“We’ve also consulted with Extension on the general management of our farm,” he adds. “After moving into the CRP (Conservation Reserve Program), that contact and advice became much more important in looking at all the parameters of forest management.”

Monroe County Extension agriculture and natural resources agent Randall Nevins has also worked alongside Watkins as a colleague in the county’s forestry association, and he has taken timber buyers to Watkins’s land for educational programs.

“He’s always been good about letting us go out there and teach the public how to take care of property and how to manage timber. He’s taken what he’s learned and turned it into a good workshop for anyone else who wants to do something similar,” Nevins says. “You can see how well managed it is as soon as you step foot on it. He has been a big asset to the county, and we can always count on him to help us.”

Fellow forester Michael Hughey of Smithville was one of several who nominated Watkins for State Tree Farmer of the Year. Hughey says Watkins’s practices are designed to improve the environmental quality of the area.

“Bobby has used his family’s farm on many occasions to show other landowners how you can take a spot of land, put some time and care into it, and manage it to help it produce both a healthy forest and a variety of wildlife,” Hughey says. “He was the one who first began the QVM practice and has implemented it throughout his pine plantations with great results. He is very adamant about improving the habitat for a variety of wildlife through spraying, burning, and thinning.”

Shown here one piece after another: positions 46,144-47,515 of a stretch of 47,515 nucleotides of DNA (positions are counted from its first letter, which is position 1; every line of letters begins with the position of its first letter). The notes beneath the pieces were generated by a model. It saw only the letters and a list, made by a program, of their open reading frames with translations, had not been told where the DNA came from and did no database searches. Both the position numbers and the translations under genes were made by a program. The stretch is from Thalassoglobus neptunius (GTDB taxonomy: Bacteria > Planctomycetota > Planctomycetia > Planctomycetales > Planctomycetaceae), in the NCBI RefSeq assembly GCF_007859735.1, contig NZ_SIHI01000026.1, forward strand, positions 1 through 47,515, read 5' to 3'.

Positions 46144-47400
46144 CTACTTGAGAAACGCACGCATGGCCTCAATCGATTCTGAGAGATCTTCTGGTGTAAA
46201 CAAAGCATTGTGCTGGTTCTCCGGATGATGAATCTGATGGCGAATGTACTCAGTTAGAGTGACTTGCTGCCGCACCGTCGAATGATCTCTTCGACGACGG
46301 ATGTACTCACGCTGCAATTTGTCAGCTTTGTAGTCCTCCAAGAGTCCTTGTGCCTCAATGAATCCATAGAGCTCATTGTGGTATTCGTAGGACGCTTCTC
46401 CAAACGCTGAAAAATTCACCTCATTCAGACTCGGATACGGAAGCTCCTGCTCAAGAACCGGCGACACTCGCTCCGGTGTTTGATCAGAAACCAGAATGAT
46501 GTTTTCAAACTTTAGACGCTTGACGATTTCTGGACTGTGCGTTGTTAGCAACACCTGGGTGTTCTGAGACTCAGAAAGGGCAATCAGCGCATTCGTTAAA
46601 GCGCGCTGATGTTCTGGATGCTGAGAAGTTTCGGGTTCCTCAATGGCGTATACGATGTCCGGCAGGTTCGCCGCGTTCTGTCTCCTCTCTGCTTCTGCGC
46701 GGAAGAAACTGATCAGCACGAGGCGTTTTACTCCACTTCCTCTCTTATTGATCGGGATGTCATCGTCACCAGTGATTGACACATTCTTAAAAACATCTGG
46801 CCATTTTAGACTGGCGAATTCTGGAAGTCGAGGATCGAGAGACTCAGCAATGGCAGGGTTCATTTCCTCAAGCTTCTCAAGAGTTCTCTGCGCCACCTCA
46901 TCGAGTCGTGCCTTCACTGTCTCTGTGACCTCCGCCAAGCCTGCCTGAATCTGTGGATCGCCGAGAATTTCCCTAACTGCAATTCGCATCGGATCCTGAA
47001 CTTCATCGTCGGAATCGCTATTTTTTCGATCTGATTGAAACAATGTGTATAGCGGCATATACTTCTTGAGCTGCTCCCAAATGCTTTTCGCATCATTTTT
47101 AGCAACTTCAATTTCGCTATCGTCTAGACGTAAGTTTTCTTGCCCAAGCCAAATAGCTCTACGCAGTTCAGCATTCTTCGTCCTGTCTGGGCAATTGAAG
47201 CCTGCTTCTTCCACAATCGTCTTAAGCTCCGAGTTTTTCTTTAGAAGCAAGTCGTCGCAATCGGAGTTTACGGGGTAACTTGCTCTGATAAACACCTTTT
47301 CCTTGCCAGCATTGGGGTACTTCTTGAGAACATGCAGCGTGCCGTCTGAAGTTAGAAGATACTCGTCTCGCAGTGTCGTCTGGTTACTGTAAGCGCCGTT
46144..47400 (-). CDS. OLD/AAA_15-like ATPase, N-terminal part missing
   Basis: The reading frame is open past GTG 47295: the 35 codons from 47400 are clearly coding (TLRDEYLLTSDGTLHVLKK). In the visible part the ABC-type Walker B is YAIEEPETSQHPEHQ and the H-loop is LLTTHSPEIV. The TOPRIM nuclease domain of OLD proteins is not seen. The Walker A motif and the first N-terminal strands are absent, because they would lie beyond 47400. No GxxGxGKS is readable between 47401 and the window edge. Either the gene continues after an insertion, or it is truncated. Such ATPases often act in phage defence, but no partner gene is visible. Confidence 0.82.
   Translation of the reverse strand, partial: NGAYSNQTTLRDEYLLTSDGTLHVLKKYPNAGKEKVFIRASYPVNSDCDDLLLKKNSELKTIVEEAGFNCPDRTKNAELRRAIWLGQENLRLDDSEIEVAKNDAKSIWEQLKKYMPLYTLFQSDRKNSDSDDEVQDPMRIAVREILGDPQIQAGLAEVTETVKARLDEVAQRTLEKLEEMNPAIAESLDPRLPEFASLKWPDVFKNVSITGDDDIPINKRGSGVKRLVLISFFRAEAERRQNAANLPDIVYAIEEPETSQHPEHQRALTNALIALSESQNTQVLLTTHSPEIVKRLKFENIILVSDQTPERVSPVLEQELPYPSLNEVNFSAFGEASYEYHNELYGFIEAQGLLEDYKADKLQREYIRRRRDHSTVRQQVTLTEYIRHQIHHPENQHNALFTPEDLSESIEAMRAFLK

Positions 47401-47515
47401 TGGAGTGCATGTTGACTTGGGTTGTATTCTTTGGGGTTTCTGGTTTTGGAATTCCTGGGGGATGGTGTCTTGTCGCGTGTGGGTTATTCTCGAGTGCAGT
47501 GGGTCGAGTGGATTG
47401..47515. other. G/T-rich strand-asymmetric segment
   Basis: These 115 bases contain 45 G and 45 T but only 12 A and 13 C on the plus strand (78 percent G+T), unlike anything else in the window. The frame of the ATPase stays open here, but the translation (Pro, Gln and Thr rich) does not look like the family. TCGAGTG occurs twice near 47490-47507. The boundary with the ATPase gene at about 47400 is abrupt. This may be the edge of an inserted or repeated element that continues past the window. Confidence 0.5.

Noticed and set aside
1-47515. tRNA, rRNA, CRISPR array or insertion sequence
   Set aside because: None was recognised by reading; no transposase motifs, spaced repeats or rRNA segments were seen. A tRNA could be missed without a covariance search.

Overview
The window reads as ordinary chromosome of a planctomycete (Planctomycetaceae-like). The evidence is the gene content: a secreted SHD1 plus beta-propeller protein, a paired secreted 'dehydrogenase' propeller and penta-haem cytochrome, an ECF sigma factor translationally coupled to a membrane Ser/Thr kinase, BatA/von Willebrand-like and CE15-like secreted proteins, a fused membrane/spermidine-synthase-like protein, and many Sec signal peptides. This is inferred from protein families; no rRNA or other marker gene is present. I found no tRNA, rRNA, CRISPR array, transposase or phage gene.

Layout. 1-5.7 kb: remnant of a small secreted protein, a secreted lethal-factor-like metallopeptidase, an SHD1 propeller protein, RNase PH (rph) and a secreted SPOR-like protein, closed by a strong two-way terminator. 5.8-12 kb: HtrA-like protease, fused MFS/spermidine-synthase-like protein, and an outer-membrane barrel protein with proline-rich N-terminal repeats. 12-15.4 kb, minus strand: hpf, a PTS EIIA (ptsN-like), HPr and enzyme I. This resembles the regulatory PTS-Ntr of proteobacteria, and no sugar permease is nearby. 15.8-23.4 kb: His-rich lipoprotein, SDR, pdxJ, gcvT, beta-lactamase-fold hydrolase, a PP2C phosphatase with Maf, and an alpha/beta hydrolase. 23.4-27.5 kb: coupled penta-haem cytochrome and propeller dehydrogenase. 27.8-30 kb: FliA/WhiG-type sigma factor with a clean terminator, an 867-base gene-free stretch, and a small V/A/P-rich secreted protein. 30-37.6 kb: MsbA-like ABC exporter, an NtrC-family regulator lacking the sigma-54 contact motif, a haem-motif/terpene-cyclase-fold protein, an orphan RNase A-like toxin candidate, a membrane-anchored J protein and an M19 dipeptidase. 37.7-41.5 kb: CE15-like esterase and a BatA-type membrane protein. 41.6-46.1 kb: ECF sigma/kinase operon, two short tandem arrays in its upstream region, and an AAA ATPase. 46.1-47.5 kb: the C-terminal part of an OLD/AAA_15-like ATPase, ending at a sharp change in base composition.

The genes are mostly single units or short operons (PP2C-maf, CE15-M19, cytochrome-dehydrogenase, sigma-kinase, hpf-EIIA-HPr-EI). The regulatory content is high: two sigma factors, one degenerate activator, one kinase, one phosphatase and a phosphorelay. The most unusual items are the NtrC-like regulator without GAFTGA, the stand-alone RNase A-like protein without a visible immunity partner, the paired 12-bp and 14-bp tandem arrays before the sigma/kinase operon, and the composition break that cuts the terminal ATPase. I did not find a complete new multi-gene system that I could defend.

MFA’s selection of Watkins as Mississippi’s Tree Farmer of the Year makes him eligible for national recognition through the National Forest Landowners Association. But for Watkins, taking care of the land is not about titles but about his family—both the ones who invested in the land before him and the ones who will come after him.

“I’d say it’s our God-given responsibility to manage the garden,” Watkins says. “That’s why trying to preserve the quality of the air, water, and habitat for wildlife has always been important to me. The Extension Service has played a significant role in helping me improve the quality of the land that has been so dear to our family for many years.”

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MSU Extension Service
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Extension Matters volume 2 number 2.